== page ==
Catherine Conley. Photo by Alex Garcia.

When I was 4 or 5, I told my mom, "I want to go to a real dance school with barres and a mirror." My preschool recommended Chicago's Ruth Page Center for the Arts. That's where I trained until I left for Cuba a year ago. I went to regular school during the day, and then had ballet class for four or more hours per day during the evenings and weekends. Nobody in my family has a dance background, but they've been supportive through all of it.

My school in Chicago teaches a technique that draws on Vaganova, Cecchetti and Bournonville. I went to very different summer intensives, as well: American Ballet Theatre, the Royal Ballet School in London and Boston Ballet. Then, two summers ago, Ruth Page School of Dance director Victor Alexander, who is Cuban, arranged an exchange with the Cuban National Ballet School. A group of eight Cubans came to Ruth Page's summer intensive. I had to learn an entire pas de deux as well as a contemporary ballet piece in 10 days, and then perform them. I'd never had to do anything that quickly; it was hard work but exciting. I then realized that if I could dance professionally, I wanted to.


Conley in class at the Cuban National Ballet School. Photo by Alex Garcia.

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Ballet Stars
Kayoko Everhart in Forsythe's The Vertiginous Thrill of Exactitude. Photo by Jesús Vallinas, Courtesy CND.

Kayoko Everhart's life and career have been marked by two spectacular journeys. The first is one of geographic movement: Born in Tokyo, Japan, to a Japanese mother and an African-American father, she moved to Tacoma, Washington, at the age of 7. Then as a teenager she went to California to study with the San Francisco Ballet School, later heading to Oklahoma to join the corps at Tulsa Ballet. She ultimately settled in Madrid, Spain, where she is currently a principal dancer at the Compañía Nacional de Danza. Her second journey began once in Spain, where she decided to take off her pointe shoes to dance contemporary ballet under previous CND artistic director Nacho Duato. But the 2010 arrival of current director José Carlos Martínez gave her the opportunity to get back on pointe. We spoke with Everhart about her career in Spain, dancing for different directors and more.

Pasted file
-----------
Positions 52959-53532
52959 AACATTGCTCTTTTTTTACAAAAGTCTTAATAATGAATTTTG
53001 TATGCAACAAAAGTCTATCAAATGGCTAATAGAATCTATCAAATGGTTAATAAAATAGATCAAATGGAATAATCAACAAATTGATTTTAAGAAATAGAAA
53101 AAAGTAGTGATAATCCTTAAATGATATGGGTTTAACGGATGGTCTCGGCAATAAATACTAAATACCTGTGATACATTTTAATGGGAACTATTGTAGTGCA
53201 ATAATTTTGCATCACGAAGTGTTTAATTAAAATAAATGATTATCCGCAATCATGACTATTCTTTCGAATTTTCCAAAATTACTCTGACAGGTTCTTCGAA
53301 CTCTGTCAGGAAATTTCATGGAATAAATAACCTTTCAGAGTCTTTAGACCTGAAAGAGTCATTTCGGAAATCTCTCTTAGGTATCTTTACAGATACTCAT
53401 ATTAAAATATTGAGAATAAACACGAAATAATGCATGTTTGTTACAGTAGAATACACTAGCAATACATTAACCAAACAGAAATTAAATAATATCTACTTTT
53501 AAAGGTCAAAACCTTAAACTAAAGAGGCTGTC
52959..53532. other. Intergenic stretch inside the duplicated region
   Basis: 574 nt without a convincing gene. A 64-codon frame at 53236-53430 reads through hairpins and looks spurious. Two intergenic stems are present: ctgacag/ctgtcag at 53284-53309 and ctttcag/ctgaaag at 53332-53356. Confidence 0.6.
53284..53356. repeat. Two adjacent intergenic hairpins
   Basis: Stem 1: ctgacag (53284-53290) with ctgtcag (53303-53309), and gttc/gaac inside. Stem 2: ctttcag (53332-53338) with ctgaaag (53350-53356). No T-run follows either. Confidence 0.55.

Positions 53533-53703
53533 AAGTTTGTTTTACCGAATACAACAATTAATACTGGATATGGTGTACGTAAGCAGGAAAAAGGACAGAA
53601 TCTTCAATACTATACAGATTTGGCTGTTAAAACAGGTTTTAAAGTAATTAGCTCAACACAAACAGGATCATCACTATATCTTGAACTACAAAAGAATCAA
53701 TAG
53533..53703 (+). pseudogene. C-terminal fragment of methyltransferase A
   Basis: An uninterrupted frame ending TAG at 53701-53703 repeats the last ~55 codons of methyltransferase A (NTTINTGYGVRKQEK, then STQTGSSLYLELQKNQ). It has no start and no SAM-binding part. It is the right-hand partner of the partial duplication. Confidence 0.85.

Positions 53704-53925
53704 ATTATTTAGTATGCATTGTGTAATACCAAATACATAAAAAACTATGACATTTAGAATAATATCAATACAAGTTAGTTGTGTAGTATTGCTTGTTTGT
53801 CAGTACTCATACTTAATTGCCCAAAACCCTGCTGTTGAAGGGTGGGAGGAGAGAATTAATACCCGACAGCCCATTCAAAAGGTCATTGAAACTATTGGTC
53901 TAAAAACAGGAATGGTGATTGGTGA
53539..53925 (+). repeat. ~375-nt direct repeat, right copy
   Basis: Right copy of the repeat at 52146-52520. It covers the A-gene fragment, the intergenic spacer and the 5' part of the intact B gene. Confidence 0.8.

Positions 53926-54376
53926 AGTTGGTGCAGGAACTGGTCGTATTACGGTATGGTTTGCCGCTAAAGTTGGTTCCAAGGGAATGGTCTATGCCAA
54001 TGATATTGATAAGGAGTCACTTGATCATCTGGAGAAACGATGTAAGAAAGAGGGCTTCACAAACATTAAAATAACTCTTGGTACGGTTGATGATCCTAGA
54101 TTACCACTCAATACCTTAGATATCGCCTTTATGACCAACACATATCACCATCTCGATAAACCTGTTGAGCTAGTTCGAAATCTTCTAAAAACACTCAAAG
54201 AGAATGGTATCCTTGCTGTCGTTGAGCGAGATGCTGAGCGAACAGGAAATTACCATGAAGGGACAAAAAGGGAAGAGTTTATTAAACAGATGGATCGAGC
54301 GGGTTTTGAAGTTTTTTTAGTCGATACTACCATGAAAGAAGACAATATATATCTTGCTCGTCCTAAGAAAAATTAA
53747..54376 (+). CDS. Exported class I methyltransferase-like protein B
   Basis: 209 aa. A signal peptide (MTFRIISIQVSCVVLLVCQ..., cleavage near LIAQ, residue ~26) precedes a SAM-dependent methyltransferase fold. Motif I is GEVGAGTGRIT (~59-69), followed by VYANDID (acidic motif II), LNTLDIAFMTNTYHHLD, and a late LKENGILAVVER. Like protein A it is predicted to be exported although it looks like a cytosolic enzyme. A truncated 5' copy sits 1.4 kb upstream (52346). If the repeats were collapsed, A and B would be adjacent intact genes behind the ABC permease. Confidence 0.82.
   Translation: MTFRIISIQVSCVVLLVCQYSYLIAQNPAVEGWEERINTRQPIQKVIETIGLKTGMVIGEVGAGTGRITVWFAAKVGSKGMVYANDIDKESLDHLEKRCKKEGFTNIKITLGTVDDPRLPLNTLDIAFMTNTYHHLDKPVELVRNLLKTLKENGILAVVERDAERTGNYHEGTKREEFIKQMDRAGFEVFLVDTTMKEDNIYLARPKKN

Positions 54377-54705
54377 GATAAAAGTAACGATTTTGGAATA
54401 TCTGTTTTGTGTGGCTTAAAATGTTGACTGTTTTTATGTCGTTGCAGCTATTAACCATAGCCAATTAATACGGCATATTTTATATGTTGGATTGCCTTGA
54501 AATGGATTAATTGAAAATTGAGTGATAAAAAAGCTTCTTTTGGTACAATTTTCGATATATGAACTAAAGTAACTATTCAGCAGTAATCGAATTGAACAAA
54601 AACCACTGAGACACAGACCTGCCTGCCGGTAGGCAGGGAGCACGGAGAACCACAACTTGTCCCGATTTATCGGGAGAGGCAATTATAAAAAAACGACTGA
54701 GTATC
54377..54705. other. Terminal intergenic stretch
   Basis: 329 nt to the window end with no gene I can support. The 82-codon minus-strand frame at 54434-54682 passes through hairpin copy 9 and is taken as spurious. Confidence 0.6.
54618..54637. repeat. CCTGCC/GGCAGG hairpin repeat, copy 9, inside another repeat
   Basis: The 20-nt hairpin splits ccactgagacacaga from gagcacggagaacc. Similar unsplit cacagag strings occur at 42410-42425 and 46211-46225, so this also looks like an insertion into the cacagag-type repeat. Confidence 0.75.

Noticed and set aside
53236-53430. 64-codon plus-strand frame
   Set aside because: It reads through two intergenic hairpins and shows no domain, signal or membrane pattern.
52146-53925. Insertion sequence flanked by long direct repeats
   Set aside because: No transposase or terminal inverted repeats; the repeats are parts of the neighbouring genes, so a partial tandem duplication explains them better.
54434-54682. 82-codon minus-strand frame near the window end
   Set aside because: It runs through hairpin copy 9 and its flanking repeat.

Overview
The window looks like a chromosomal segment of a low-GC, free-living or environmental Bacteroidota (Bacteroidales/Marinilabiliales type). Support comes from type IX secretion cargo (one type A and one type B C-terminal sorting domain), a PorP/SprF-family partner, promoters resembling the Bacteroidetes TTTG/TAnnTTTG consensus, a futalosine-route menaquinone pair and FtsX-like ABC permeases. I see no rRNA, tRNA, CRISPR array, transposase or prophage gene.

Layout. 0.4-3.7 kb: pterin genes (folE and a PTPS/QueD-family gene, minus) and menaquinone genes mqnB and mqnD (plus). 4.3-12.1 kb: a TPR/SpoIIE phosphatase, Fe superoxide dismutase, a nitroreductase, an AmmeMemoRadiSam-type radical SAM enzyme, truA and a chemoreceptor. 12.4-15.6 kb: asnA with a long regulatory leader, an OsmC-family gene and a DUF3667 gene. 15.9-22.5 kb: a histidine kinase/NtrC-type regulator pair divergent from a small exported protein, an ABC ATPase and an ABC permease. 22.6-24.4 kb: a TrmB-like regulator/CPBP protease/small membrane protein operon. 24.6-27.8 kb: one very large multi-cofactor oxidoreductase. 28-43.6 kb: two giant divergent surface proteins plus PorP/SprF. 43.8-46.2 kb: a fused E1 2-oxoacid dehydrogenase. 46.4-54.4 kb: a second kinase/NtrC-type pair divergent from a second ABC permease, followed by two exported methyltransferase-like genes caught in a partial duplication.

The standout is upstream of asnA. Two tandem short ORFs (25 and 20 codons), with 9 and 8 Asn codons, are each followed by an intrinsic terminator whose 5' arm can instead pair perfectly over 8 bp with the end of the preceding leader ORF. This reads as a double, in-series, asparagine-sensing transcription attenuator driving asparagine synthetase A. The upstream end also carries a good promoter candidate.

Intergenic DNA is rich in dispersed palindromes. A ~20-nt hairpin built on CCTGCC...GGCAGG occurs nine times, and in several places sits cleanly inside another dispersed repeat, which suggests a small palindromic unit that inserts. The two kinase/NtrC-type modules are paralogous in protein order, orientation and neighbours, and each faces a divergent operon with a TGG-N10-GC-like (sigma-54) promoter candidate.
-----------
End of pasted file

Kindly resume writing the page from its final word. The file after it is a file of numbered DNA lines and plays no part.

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Ballet Stars
Nathan Sayers for Pointe

Russia is often perceived as a closed book from abroad, and ballet is no exception. Though David Hallberg joined the Bolshoi Ballet in 2011, the country's top companies have been slow to open their ranks to non-Russians. Under acting director Yuri Fateyev, however, the venerable Mariinsky Ballet has welcomed a handful of dancers trained abroad. South Korea's Kimin Kim and Great Britain's Xander Parish initially struggled to fit in with the culture, but both have found their niche in St. Petersburg, and are thriving today among Russian colleagues.

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